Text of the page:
Like many people still do, I used to support net neutrality. On its face, it makes sense. Aside from ideology, its marketed that all the internet should be equal so small blogs like this dont get throttled or charged exorbitant costs. This seems right and fair, if anti-market. But as I became a libertarian, I reexamined my views on things like net neutrality and global warming. Not everything is cut and dry as its presented. In this case, its a downright hoax and a lie.
Happy Sukkoth! Forgive the clickbait title, I couldnt think of a better way to phrase it.
GMO companies are trying to create a reduced gluten wheat, something that existed and was common until Norman Borlaug created a new type of wheat that increased yields (and gluten levels), but decreased nutritional value. Borlaug is frequently cited as a GMO success story for “saving a billion lives” despite the fact that he neither used genetic engineering nor did he save a billion lives. Malnourishment has remained roughly the same nominally for the past 40 years. Why do we need to create something that has already existed for 10,000 years?
Capitalism is fascinating. The different preferences of over seven billion people can only be reconciled by the price system and private risk taking. Central planners would never know that while the vast majority of America is running away from heavily processed box cake mixes like Betty Crocker, in remote parts of Alaska, its a slice of heaven. What we can get for 99c, costs them almost $5, even with the heavily subsidized shipping. And yet they still want it, and they innovate a lot of ways to make it, using mayonnaise for eggs, and sprite instead of milk.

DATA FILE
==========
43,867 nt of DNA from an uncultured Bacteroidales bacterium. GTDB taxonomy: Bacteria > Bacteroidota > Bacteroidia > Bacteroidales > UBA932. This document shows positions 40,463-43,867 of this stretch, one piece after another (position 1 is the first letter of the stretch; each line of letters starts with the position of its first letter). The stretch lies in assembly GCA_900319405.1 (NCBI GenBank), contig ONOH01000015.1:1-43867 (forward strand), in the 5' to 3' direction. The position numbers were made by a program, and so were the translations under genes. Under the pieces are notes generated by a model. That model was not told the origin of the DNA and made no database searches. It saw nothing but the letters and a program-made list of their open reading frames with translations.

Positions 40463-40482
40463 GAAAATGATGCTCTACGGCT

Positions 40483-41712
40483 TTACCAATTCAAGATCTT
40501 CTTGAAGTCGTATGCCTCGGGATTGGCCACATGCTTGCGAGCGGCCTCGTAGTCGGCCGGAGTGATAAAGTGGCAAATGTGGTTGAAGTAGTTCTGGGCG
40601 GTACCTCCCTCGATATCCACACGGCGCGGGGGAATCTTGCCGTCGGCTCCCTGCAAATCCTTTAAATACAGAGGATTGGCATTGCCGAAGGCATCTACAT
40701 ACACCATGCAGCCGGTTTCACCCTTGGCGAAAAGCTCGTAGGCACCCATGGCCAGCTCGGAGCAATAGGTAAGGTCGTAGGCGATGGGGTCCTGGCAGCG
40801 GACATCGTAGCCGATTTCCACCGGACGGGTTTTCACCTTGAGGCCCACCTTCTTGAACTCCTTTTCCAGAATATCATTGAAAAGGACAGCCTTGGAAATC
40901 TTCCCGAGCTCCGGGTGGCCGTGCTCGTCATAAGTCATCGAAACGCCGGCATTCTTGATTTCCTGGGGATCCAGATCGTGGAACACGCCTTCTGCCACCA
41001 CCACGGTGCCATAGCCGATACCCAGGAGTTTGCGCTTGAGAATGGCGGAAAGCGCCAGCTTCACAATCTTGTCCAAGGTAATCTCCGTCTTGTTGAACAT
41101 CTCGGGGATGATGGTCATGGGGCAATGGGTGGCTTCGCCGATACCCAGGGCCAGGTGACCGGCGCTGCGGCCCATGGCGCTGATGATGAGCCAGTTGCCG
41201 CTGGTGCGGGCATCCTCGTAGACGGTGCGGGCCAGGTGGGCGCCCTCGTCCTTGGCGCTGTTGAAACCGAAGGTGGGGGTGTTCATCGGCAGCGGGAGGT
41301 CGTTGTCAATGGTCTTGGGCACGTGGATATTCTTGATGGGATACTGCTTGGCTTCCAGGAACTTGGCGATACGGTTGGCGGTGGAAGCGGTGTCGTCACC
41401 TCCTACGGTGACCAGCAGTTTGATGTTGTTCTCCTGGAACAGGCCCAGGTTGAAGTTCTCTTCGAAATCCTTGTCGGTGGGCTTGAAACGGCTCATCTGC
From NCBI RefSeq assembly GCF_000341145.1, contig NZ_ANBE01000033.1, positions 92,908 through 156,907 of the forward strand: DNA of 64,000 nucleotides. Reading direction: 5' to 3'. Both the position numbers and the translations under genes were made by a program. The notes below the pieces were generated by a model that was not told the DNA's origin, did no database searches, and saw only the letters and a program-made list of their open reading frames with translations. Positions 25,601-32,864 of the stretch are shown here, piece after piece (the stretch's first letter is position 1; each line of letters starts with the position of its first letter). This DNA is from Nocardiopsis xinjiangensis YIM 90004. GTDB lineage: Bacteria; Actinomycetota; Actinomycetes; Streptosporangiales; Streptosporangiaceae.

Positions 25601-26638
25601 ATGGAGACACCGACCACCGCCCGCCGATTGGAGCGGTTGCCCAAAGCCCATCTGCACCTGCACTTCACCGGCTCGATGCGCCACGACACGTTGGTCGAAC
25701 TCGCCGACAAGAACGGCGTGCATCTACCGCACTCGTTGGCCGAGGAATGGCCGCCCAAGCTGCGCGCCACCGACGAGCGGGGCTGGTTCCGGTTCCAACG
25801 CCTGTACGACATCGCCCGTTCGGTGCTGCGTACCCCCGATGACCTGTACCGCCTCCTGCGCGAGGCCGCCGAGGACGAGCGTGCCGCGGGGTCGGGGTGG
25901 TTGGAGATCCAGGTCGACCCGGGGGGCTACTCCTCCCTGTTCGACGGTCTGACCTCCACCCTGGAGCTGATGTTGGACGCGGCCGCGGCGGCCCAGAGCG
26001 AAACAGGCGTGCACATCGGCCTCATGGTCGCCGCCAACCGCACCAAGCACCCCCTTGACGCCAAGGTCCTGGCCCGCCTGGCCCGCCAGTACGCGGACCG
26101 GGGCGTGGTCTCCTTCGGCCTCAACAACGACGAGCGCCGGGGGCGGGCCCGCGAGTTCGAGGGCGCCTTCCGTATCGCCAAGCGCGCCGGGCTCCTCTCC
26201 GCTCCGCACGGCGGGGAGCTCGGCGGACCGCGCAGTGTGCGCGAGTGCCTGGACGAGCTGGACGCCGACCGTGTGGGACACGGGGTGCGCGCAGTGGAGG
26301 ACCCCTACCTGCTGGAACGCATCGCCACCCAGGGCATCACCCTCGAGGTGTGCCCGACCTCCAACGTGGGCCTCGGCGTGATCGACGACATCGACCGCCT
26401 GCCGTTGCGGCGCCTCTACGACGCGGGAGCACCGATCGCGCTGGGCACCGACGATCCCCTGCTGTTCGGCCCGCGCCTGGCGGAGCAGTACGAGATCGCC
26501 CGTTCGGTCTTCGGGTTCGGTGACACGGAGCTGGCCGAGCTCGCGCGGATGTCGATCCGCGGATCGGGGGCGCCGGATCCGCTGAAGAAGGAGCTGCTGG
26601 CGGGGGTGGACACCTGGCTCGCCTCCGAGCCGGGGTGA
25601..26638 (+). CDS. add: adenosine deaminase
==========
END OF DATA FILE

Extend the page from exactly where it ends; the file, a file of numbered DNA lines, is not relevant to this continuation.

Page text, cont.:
As Harvey and Irma battered Texas and Florida respectively, climate change hoax promoters have been screaming that this is proof. Yes, the first major hurricanes in nearly a decade prove we are causing the climate to change. Even if you believe in human caused climate change, you have to find these claims beyond absurd and completely divorced from science.
Growing up in New Jersey, the only time I ever saw a gun was attached to a police officer. It wasnt even until I started working in my twenties, in a store, that I noticed cash logistics companies (eg Garda, Loomis, etc) were allowed to open carry. Even then, one of the employees was complaining about all the months of training and licensing he has to go thru. While training is likely in any state for insurance purposes, at least in some states, he does not need a license. Thus, I never had much experience around guns until a summer not too long ago, when I shot a Ruger 1022 rifle on my cousins multiacre forest spread. It was an experience, for certain.
About a month ago, I took a trip with my sister to Chicago and New Orleans by train. It was a fun trip, and we learned a lot about each other by being packed into a box effectively for nearly a day thrice, and then the cheap airbnbs we stayed in. Away from our lives and our mother. Since my laptop died November 2015, I have been reliant on a smartphone mainly for internet access, and starting a few months after that, a desktop computer. That means no more laptop on the road. You can do almost anything on a modern smartphone that you can on a computer; its just more difficult. Because of this, and not wanting to get bogged down reading the dozens of articles from Drudge and elsewhere that I usually do, rather than enjoy my trip, I simply gave up. I read a few things here and there, but mostly focused on the trip and my journal.
Over the past few years, as the TSA has gotten more and more aggressive without any security improvements, many libertarians and normies have turned to alternatives of the airlines. Whether its by car, bus, or train, its easy to avoid being pornoscanned, patted down, or put thru a simulated Holocaust experience. On top of there being little or no security, these other forms are usually more comfortable and flexible.